Those wheel reflectors (also visible in the photo) really don’t do much in normal night riding situations. While they readily identify the vehicle as a bicycle (I would just as soon the driver thought I was a 18 wheeler, thank you), they can only be seen from the side.
This is seldom helpful, because when you stop and think about it, even a reckless cyclist will only be sideways to a car’s headlight beam for a fraction of a second. In that fraction of a second, the bicycle will flash into view, and disappear, or be hit. There is no time for the driver to react.
If the driver didn’t see the cyclist until it entered the headlight beam (the only place where reflectors will work) then the accident or near miss is already pre-determined. This is why you need LIGHTS.
All good things come to an end, usually at the most inappropriate time. Bike light batteries are no exception.
After three seasons of service my bike light battery was getting really wimpy even after a full charge. It seemed dim, and the run time was poor. Even after an overnight charge, the best it could muster was just under 9 volts.
It would cost over a hundred dollars to replace the battery with a new one from the manufacturer.
This was the second time this had happened. I still had some salvaged NiCad cells from the first battery that failed, several years earlier, also after delivering years of service. I decided to see if I could come up with another season of service by combining the cells from these two dead batteries into one serviceable battery. I had nothing to lose, in that the newer battery was no longer serviceable in its current (or lack there of) condition.
In my case the batteries were both of the same brand. NightSun in particular. These are water bottle batteries, composed of 10 cells in a bicycle water bottle designed to fit in your water bottle cage.
Before doing anything to the the newer battery, I gathered the older cells and set out to determine which were salvageable I separated each cell from the old battery pack. Using power from the charger supplied with the batteries, I charged each cell individually for 30 seconds. (Plus wire to Plus terminal, Minus to Minus).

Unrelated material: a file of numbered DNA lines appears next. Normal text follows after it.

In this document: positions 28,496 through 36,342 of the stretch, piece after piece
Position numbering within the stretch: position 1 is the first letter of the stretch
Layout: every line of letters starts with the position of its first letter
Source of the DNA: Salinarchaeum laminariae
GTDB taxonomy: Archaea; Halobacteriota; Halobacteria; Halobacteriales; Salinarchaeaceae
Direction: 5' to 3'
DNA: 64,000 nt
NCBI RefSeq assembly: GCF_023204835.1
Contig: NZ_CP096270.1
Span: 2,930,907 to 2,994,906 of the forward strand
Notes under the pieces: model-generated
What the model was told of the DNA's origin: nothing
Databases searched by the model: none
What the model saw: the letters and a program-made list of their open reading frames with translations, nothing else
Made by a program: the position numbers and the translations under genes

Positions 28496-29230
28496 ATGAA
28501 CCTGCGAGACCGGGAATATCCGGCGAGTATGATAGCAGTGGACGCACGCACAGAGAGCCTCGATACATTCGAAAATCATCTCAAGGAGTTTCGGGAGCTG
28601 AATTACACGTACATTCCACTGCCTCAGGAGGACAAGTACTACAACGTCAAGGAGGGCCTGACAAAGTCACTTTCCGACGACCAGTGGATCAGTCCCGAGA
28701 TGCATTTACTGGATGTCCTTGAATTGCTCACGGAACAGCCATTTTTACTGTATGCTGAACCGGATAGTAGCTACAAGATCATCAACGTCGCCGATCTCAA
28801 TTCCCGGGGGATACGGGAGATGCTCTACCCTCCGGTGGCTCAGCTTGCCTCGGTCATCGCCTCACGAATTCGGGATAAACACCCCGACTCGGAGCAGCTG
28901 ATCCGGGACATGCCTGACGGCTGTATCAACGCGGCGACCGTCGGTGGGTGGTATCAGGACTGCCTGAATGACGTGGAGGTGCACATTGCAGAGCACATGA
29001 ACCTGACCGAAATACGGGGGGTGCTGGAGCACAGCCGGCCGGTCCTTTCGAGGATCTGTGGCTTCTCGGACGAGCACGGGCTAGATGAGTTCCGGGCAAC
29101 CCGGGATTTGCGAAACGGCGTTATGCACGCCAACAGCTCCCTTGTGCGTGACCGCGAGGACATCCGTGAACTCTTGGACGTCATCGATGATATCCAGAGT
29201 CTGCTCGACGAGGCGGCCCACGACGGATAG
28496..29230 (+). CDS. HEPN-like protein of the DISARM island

I was charging with 12 volts into a 1.2 volt cell. This may seem excessive but the charge was for only 30 seconds per cell. I didn’t want to fully charge the cells, just to give them all the exact same charge opportunity, hence the 12 volts for 30 seconds routine. NiCads can take a lot of juice when they are dead, and these were quite dead. Besides, I was carefully timing 30 seconds each.
After the charge, I let them sit for 5 minutes (NiCads exhibit a self-discharge just after charging – I wanted to avoid measuring any misleading voltage during this period.) I then arranged the cells on the bench in order of those having the highest voltage, and kept notes.
I let them sit over night, and measured the voltage again. Some were completely flat. Others were still near the voltage I had measured just after charging. From these I selected the 3 or 4 best. I expected to need two or three because my NightSun was measuring only 8.75 volts after a full charge. I guessed that either all cells were in moderate decline, or there were two or three that were really bad. I was hoping for the latter.
So with resignation, I decided to murder another NightSun battery. I got my tin-snips out (any scissors would have done as well) and split the water bottle open from stem to stern.
As expected (from prior experience) the bottle was filled with foam, and the batteries were incased in such a way as to prevent them from jiggling around. The newer foam was far more uniform than that found in the older battery and easier to peel away.
But here I received a surprise. The newer battery which carried a higher rating than the old one, had smaller cells, a bit taller, but smaller in diameter. I worried about compatibility, but not for very long. I had two dead batteries, and nothing to lose.
Carefully I peeled this foam stuff off by hand, so as not to damage any of the wiring. NightSun uses flat wires that snuggle right up to the battery and take no room. These are covered with a plastic sheath to prevent shorting.